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IBM SPEAKERS BUREAU SLIDE SHOW

Slide 110
Mark I tape reader

Courtesy: IBM Corporation

Instructions were fed into the machine on paper tape, cards, or by switches. The numbers on which the instructions were to operate were stored in registers. Mark I was an electromechanical machine. Its basic operations were performed by mechanical parts which were controlled electrically by about 3,000 relays. Although obsolete by the time it went into operation at Harvard in 1944, Mark I operated for more than 15 years and produced valuable mathematical tables.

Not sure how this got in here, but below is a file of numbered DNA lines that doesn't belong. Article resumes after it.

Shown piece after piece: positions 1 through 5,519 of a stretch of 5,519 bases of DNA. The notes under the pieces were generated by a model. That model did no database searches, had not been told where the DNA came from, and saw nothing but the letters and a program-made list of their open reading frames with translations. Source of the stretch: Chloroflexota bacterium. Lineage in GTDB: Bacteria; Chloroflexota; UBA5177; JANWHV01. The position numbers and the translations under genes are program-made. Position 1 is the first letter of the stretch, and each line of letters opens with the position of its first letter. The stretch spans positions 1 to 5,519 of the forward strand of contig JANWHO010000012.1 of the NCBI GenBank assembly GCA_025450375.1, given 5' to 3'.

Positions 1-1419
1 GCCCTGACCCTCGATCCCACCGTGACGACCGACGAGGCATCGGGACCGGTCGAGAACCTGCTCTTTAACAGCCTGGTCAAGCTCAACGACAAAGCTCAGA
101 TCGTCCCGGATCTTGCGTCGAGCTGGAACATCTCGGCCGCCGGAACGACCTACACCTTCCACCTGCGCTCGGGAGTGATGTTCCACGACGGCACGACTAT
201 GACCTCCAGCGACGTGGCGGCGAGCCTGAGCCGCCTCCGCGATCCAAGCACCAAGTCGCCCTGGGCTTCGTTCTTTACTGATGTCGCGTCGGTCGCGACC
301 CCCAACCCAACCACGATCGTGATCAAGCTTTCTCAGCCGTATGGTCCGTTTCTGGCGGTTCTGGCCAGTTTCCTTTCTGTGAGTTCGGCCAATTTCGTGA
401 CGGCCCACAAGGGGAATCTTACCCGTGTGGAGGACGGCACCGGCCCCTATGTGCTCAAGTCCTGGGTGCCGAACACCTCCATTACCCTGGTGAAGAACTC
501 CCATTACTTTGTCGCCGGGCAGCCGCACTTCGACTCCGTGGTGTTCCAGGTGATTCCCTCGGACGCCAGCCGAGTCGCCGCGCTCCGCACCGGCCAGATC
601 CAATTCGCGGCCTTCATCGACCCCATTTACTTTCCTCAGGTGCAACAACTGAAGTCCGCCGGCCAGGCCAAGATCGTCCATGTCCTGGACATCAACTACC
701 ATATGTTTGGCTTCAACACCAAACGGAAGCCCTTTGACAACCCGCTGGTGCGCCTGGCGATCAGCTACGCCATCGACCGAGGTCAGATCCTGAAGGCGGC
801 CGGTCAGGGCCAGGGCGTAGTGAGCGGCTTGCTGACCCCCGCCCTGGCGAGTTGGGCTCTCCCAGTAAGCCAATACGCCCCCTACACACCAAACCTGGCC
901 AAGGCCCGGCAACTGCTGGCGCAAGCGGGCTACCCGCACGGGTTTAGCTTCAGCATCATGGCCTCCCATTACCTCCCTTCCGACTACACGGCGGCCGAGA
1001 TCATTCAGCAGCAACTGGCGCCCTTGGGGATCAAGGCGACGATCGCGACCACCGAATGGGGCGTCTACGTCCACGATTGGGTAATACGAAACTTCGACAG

Aiken, who was familiar with the work of Babbage once remarked, "If Babbage had lived seventy-five years later, I would have been out of a job."

While Mark I was solving U. S. Navy math problems, plans were underway for the machine that was to make the breakthrough from automatic processing to electronic operation.

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